Today we celebrate the birth of Lamar Dodd, one of the most important driving forces behind the Georgia Museum of Art, second only to Alfred Herber Holbrook. Born in 1909 in Fairburn, Ga., Dodd was immersed in his artistic training starting at the age of 12, when he enrolled in classes at LaGrange College. He continued his education, studying during a brief stint at Georgia Tech and teaching art in rural Alabama, until he realized he wasn’t going to evolve as artist if he remained in the South. Dodd made the move to New York City, where he took classes at the Art Students League and learned his craft from artists such as Boardman Robinson, a well-known illustrator and political cartoonist. It was also during his time in New York that Dodd was exposed to the nativist art of the 1920s and 1930s, greatly influencing his style.
Dodd returned to Alabama in 1933 to work in an art supply store while continuing to paint, emphasizing the techniques and styles of local, southern art in his works. Four years later, he was involved in a national movement to incorporate working artists into universities, and he was appointed to the faculty of the University of Georgia, where, within another three years, he merged all teaching of the visual arts into one department, now name the Lamar Dodd School of Art.
It was during the 1940s when Dodd met Holbrook and collaborated with him on the embryonic stages of GMOA. During one of his trips to Athens, Holbrook became acquainted with Dodd and eventually took classes under him, creating some of his own works both in and out of the classroom. While helping establish the museum during the later 1940s and 1950s, Dodd began travelling farther and farther out of Georgia, eventually making it up to Monhegan Island, Maine, where he briefly painted the landscapes that had inspired artists such as Abraham Bogdanove and Robert Henri. Dodd also travelled to Europe to improve upon his work by studying examples from the Old Masters. Furthermore, he served as a cultural emissary for the State Department and journeyed to Asia and the former Soviet Union. The styles he observed during his travels to these places influenced his techniques, evident in his brighter palette from that period.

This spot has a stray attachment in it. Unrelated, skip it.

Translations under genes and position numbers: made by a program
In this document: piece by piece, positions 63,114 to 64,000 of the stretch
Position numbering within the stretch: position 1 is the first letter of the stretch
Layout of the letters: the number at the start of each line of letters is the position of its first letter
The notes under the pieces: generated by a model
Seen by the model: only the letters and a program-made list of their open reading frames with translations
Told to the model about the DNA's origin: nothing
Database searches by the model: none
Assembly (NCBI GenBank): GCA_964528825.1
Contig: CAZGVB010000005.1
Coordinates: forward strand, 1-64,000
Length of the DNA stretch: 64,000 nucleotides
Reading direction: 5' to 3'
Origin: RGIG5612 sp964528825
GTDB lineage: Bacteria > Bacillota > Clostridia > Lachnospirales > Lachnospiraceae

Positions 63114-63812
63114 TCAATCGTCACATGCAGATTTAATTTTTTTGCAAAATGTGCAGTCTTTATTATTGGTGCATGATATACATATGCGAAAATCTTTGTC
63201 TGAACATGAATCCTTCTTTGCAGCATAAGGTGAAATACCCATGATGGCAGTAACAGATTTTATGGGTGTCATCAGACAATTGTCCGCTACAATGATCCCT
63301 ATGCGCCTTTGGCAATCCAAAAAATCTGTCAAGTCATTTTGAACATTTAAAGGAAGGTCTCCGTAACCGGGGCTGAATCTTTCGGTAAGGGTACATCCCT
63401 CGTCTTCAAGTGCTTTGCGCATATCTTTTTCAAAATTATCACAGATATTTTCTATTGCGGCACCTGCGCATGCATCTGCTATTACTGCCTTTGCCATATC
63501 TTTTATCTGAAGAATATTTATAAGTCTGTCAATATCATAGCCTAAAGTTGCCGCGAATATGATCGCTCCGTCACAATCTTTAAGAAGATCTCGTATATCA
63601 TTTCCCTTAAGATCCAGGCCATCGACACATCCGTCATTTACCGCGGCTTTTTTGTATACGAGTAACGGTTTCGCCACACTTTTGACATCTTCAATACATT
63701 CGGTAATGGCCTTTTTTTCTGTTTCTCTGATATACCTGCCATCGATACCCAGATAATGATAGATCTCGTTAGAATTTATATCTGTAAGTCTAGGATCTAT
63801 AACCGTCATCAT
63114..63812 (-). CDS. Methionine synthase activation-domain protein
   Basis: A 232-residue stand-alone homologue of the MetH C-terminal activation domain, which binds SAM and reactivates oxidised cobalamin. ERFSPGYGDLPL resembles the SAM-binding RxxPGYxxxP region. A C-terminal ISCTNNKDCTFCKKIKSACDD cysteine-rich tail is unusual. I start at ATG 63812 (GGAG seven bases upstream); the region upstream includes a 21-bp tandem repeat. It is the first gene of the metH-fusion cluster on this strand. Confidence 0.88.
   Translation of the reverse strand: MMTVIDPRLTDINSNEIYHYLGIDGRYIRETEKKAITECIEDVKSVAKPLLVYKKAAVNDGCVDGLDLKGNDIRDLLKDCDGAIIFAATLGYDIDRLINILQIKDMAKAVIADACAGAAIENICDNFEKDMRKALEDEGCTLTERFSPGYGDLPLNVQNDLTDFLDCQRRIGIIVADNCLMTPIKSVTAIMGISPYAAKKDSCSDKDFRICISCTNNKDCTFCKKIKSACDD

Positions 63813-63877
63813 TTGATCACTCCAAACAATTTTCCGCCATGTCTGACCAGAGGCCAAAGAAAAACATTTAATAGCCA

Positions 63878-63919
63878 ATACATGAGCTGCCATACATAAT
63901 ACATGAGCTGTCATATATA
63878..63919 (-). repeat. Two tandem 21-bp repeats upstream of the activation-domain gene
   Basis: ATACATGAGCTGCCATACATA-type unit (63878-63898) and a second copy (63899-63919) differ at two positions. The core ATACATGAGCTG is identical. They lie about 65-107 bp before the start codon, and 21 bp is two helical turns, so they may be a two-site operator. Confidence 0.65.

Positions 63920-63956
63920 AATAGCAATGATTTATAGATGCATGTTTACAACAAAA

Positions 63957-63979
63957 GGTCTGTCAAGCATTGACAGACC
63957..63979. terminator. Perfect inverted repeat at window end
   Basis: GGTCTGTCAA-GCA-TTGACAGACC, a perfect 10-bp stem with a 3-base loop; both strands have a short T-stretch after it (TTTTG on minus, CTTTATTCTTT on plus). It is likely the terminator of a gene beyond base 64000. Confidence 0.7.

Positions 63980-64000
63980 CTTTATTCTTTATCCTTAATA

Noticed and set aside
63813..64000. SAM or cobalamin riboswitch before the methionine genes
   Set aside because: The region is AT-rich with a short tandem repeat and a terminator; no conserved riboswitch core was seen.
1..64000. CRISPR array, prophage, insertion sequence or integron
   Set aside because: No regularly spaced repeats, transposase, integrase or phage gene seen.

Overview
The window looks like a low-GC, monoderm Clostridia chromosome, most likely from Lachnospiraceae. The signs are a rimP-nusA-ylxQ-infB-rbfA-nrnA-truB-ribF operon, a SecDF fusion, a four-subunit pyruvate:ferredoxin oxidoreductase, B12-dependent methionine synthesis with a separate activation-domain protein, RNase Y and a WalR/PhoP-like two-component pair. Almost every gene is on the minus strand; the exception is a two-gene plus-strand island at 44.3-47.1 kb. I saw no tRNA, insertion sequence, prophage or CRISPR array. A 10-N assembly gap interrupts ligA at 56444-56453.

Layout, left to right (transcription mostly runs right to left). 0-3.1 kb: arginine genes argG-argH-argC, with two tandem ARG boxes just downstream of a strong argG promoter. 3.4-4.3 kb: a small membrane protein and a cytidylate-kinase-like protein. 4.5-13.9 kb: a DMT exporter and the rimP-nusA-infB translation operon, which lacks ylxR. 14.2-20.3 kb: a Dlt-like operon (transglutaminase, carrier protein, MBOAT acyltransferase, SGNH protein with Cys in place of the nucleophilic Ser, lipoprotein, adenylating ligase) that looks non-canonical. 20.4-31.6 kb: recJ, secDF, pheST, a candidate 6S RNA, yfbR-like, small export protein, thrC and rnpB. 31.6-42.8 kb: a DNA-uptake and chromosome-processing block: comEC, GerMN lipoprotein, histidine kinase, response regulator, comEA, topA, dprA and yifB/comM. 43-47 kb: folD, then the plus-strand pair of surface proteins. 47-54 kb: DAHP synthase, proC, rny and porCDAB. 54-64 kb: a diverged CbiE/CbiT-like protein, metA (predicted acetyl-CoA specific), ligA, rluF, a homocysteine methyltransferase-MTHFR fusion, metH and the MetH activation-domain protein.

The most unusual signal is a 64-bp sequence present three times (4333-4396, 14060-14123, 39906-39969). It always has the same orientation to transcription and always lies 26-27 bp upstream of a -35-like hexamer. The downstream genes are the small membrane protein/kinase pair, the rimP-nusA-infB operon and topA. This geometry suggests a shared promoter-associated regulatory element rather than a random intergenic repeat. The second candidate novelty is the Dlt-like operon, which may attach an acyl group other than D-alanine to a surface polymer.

Dodd was also invited by NASA in 1963 to document parts of the space race in art. This commission began his more scientifically themed phase of painting, which lasted through the late 1970s. He used monochromatic tones in blacks and whites to symbolize the voids of space or lunar glares, occasionally embellishing elements with metallic silvers and golds. Space wasn’t enough for Dodd, and he turned his attention to the human body, painting representations of X-rays and tissue studies to create the Heart series, an artistic manifestation of how he viewed the human heart.
He reverted to painting scenes of the natural world in the 1980s and 1990s, the later years of his life. Dodd died in 1996, months after the Lamar Dodd School of Art had was dedicated to him. His legacy continues in the art school as well as in GMOA, where many of his paintings reside in our permanent collection as his gifts to Holbrook and all who wish to see them.